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Old Gold & Black

Old Gold & Black

Scott Kull: The new Director of Athletics
Abigail Taylor, Contributing Writer • April 16, 2024

"Black Student Alliance"

The Black Student Alliance held a #IMatter rally during the fall semester of 2014 along with the Association of Multicultural Students.
The Black Student Alliance held a #IMatter rally during the fall semester of 2014 along with the Association of Multicultural Students.

By: Essence Buckman, Staff writer

The Black Student Alliance, or BSA, is an organization formed in 2013 by Senior Jonathan Franklin. This organization is one of many under the Office of Diversity and Inclusion, along with Transitions, a mentoring program, and the Association of Multicultural Students, or AMS. BSA and other organizations like it are student-led and utilize student ideas for various activities and events, with advising from Jennifer Gutierrez, director of diversity and inclusion,

“Like every organization, you have to apply to become a chartered organization to not only become recognized on campus, but to also receive allocated funding from Campus Union during the year,” Franklin says. “Once former Wofford student Aliyah Johnson and I applied, we interviewed with a committee to explain why we wanted to start this organization.”

Despite the name, there was no intention for this organization to be viewed as an exclusive one. During the 2015-2016 Interest Fair, some students who were not African-American questioned if they were allowed to join because of the name.

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In order to ease this misunderstanding, BSA was formed “as an organization to promote the Black culture and represent the interests of the Black students at Wofford College,” says Franklin.

“The organization is open to all students, regardless of race, gender, sexual orientation, geographic region, etc. and is looking for new members to join! Before the Association of Multicultural Students became the organization that it is today, it was once called the Association of African American Students up until 2006 when it became AMS. Black students felt like there wasn’t an organization that catered to their interests or promoted the culture of the Black student population on campus, thus sparking the founding of BSA,” he says.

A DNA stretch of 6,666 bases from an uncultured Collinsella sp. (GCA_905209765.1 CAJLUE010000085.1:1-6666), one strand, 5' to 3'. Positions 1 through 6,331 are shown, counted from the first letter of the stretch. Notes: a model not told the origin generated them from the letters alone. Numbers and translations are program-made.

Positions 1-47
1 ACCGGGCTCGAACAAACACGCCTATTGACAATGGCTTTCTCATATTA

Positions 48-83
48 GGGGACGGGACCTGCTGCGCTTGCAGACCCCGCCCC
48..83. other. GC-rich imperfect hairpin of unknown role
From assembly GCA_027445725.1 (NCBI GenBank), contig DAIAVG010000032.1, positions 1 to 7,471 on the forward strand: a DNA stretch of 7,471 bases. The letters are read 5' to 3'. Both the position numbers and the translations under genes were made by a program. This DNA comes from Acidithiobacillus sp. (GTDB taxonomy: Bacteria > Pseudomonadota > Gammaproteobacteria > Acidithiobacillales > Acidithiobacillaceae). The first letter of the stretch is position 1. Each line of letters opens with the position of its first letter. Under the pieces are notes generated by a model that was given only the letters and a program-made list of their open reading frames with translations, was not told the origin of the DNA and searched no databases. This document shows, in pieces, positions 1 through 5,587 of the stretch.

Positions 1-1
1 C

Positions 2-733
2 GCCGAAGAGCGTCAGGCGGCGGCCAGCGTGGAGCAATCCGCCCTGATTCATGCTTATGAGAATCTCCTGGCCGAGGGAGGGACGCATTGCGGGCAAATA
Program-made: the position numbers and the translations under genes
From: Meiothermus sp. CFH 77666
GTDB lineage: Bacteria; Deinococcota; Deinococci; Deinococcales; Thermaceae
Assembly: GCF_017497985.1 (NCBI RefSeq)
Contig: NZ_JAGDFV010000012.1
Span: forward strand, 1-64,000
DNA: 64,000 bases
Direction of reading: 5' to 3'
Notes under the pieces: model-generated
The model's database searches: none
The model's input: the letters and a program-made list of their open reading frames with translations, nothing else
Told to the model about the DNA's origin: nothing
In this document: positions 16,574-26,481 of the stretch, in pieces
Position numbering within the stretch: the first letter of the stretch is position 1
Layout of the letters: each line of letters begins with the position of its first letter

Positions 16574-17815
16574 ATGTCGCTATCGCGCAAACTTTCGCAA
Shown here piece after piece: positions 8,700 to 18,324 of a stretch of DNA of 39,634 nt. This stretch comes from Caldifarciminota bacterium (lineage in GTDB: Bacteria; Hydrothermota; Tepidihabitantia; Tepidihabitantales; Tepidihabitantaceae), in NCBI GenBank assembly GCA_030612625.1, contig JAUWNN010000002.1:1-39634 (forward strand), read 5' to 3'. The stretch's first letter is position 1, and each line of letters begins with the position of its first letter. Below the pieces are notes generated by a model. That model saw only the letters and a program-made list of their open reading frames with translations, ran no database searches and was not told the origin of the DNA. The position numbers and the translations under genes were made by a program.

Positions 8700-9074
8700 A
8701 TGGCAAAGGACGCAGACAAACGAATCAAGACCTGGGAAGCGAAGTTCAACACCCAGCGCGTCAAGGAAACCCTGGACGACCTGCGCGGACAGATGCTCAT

“We want students to view this organization as an outlet to learn more about the Black/African-American culture and not as an ‘all-Black member organization,’” Franklin adds.

Unfortunately, explaining the purpose of BSA alone doesn’t get through to all students who still may believe that the organization isn’t inclusive despite the stated purpose. In order to further stress the inclusiveness of this organization, BSA holds events open to everyone on campus.

“BSA has hosted numerous events, all open to the campus community, to engage in dialogue and to address topics that may or may not come up in classroom conversation,” Franklin says. “Although our organization is under the Office of Diversity and Inclusion, we have members from all diverse backgrounds as part of our organization as well as having an array of students, faculty and staff come out to our events that we host.”

Franklin’s expectations are “that the organization will continue to promote, inspire and represent the interests of students on campus.”

“Also, I’m hoping that more individuals on campus will be open to becoming members of BSA and to carry on the legacy that we hope to leave after we all graduate from the College,” he says.

Franklin has worked hard to build an organization to inform all students on the interests and culture of black students, just like there are other organizations that do so for other students of color, such as the Muslim Student Association or MSA. The only exclusive things about organizations like these are the names, but their purpose is to educate and open the minds of all.

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